Entertainment briefs – March 16

An operatic satire about former prime minister Brian Mulroney hits the big screen next month.

Satirical opera tackles life of Mulroney

TORONTO — An operatic satire about former prime minister Brian Mulroney hits the big screen next month.

Mulroney: The Opera is billed as “a unique viewing experience for film, opera and political satire lovers.”

The over-the-top comedy stars Dora and Gemini award-winner Rick Miller and Stephanie Anne Mills as Brian and Mila Mulroney.

A slew of Canadian veterans tackle other political personalities: Colin Mochrie is Jean Chretien, Wayne Best plays Pierre Trudeau, Ted Dykstra portrays Ed Broadbent, Joe Matheson is Ronald Reagan, and Sean Cullen is Mulroney cabinet minister Robert Coates.

Director Larry Weinstein says Canada’s 18th prime minister is “the perfect subject for an opera, for epic film, for comedy, for tragedy.”

Mulroney: The Opera will be shown across Canada in movie theatres on April 16 and April 27.


Taylor enters second month in hospital

LOS ANGELES — Elizabeth Taylor has entered her second month at Cedars-Sinai Medical Center in Los Angeles, where she is being treated for symptoms of congestive heart failure.

Publicist Jamie Cadwell said Tuesday that the 79-year-old actress remains hospitalized after she was admitted to Cedars-Sinai in early February. Cadwell did not elaborate about Taylor’s current condition or prognosis.

Taylor announced her congestive heart failure diagnosis in 2004.

The Oscar-winning actress has received friends in her hospital room, where she also watched the Academy Awards to celebrate her birthday last month.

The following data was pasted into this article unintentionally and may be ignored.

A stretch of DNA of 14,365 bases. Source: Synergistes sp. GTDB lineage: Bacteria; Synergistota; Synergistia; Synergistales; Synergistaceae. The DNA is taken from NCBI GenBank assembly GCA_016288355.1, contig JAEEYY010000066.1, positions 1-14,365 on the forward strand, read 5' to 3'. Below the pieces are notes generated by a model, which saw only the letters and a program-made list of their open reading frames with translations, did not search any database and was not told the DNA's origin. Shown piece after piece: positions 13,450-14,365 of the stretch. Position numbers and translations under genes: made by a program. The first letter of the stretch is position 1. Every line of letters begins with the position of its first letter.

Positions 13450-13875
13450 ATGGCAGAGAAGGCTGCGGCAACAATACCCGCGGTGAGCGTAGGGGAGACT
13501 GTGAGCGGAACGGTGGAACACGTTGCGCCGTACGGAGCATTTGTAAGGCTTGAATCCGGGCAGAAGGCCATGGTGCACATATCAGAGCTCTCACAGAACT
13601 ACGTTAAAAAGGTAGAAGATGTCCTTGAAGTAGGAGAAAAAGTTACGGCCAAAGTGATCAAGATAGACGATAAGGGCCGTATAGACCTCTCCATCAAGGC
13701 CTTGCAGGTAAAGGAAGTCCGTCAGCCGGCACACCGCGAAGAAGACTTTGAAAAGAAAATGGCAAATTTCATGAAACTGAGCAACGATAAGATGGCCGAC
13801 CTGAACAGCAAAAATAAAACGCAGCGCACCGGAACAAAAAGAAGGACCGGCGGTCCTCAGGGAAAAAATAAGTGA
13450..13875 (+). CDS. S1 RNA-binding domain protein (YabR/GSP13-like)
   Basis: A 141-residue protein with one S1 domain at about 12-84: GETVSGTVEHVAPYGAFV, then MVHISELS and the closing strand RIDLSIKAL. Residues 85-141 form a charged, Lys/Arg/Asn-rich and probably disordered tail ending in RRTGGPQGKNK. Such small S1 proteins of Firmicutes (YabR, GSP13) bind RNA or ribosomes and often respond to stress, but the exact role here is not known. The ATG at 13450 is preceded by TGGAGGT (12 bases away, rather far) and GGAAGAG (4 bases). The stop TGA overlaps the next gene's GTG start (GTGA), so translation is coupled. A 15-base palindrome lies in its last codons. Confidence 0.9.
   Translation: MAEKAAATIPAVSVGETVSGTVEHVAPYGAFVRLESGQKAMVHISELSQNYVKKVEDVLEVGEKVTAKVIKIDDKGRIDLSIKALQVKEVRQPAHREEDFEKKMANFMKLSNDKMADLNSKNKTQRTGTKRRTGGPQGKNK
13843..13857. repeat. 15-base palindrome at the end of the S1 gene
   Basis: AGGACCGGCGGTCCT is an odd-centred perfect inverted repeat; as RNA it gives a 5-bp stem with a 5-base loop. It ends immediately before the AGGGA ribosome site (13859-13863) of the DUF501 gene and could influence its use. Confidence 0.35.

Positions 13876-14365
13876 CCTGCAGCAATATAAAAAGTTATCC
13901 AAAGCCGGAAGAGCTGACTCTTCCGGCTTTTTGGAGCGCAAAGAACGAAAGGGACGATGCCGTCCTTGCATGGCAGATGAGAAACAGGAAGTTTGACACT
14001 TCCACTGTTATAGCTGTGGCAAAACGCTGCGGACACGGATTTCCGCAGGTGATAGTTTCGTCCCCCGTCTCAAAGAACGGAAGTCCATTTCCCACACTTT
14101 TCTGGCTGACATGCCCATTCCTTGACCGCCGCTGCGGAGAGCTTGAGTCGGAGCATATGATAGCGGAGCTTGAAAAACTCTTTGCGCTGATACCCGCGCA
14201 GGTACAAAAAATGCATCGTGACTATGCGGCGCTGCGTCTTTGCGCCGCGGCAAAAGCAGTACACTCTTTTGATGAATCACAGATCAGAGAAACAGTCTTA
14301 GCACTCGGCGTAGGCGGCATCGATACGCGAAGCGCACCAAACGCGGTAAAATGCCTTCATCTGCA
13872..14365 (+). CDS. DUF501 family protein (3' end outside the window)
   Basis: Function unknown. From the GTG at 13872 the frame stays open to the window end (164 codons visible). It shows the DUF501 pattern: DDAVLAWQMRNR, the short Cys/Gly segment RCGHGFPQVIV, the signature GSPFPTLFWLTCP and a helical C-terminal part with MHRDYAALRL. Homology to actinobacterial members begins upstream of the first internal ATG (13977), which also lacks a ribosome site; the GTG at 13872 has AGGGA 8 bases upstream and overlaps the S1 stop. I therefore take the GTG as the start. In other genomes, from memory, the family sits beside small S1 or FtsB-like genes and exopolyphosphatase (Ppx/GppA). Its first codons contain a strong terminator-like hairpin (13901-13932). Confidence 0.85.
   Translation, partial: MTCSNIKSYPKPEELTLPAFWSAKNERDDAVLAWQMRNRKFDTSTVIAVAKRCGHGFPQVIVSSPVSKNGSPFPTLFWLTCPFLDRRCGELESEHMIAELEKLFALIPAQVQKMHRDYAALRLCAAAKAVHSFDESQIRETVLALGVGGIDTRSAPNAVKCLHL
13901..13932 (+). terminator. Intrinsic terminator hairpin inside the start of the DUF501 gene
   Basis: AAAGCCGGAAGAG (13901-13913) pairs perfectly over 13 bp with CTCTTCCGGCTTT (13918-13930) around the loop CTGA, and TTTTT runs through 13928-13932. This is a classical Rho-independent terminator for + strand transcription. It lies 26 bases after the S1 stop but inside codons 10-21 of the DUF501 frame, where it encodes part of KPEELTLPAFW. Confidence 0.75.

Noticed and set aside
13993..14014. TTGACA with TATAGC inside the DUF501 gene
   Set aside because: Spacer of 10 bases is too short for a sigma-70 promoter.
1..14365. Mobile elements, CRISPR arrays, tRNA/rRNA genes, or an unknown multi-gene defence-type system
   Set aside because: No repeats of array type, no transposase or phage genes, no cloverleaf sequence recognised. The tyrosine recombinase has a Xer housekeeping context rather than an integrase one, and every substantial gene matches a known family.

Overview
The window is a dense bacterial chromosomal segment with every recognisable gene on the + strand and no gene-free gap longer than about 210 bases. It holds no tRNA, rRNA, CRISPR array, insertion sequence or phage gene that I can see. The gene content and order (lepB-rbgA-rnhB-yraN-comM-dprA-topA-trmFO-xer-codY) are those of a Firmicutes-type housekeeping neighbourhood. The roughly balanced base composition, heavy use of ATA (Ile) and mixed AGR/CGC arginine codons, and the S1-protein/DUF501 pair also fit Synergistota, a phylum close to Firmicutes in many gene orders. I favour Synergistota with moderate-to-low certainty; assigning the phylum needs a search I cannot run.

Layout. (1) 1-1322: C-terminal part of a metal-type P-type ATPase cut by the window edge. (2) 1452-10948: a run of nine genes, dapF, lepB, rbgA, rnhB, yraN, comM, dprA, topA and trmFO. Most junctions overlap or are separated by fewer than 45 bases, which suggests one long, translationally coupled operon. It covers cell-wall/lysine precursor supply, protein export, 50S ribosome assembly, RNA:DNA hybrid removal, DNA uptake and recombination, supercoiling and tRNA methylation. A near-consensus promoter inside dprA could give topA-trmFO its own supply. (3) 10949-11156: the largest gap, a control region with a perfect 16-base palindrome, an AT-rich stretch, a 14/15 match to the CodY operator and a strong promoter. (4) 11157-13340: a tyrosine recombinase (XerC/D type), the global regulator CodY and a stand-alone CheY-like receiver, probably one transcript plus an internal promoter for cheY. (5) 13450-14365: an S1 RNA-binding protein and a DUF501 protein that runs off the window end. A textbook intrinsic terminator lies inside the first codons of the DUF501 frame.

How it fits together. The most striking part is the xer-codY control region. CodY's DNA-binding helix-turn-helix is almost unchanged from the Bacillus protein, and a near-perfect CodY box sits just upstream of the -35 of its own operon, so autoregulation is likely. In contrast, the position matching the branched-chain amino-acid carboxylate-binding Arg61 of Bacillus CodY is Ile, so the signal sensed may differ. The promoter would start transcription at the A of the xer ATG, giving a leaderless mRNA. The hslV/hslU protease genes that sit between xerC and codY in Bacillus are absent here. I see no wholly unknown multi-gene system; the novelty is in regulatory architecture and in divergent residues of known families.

Dylan to perform in Vietnam

HANOI, Vietnam — American singer Bob Dylan, famous for his anti-war songs during the Vietnam War, will perform in the Communist country for the first time next month, his promoter said Tuesday.

Dylan will appear at an 8,000-plus-capacity university stadium in the southern commercial hub of Ho Chi Minh City on April 10, said Rod Quinton, general manager of Ho Chi Minh City-based Saigon Sound System.

“We are bringing him here because Bob Dylan is a very important legend of music and we think it’s important that Vietnamese people, particularly the younger generation, are exposed to his legacy and what he’s done for music,” Quinton said.

Dylan is popular in Vietnam because of his anti-war songs. His 1960s songs Blowin’ in the Wind and The Times They Are a-Changin were inspirations for the American civil rights and anti-war movements.


Police investigating artists’ death

LONDON — British media are reporting reggae star Smiley Culture has died during a drug raid.

The London-born musician — whose real name is David Emmanuel — reportedly died from self-inflicted wounds Tuesday when police officers swooped on his home in east Surrey, according to Britain’s Press Association.

The reggae singer had appeared before magistrates in September last year charged with conspiracy to supply cocaine.

Britain’s police watchdog said Tuesday it had been called in to investigate an incident during which a 48-year-old man apparently suffered a stab wound and died. The watchdog said formal identification has not yet taken place.

Culture shot to fame in the 1980s with hits including Cockney Translation and Police Officer.

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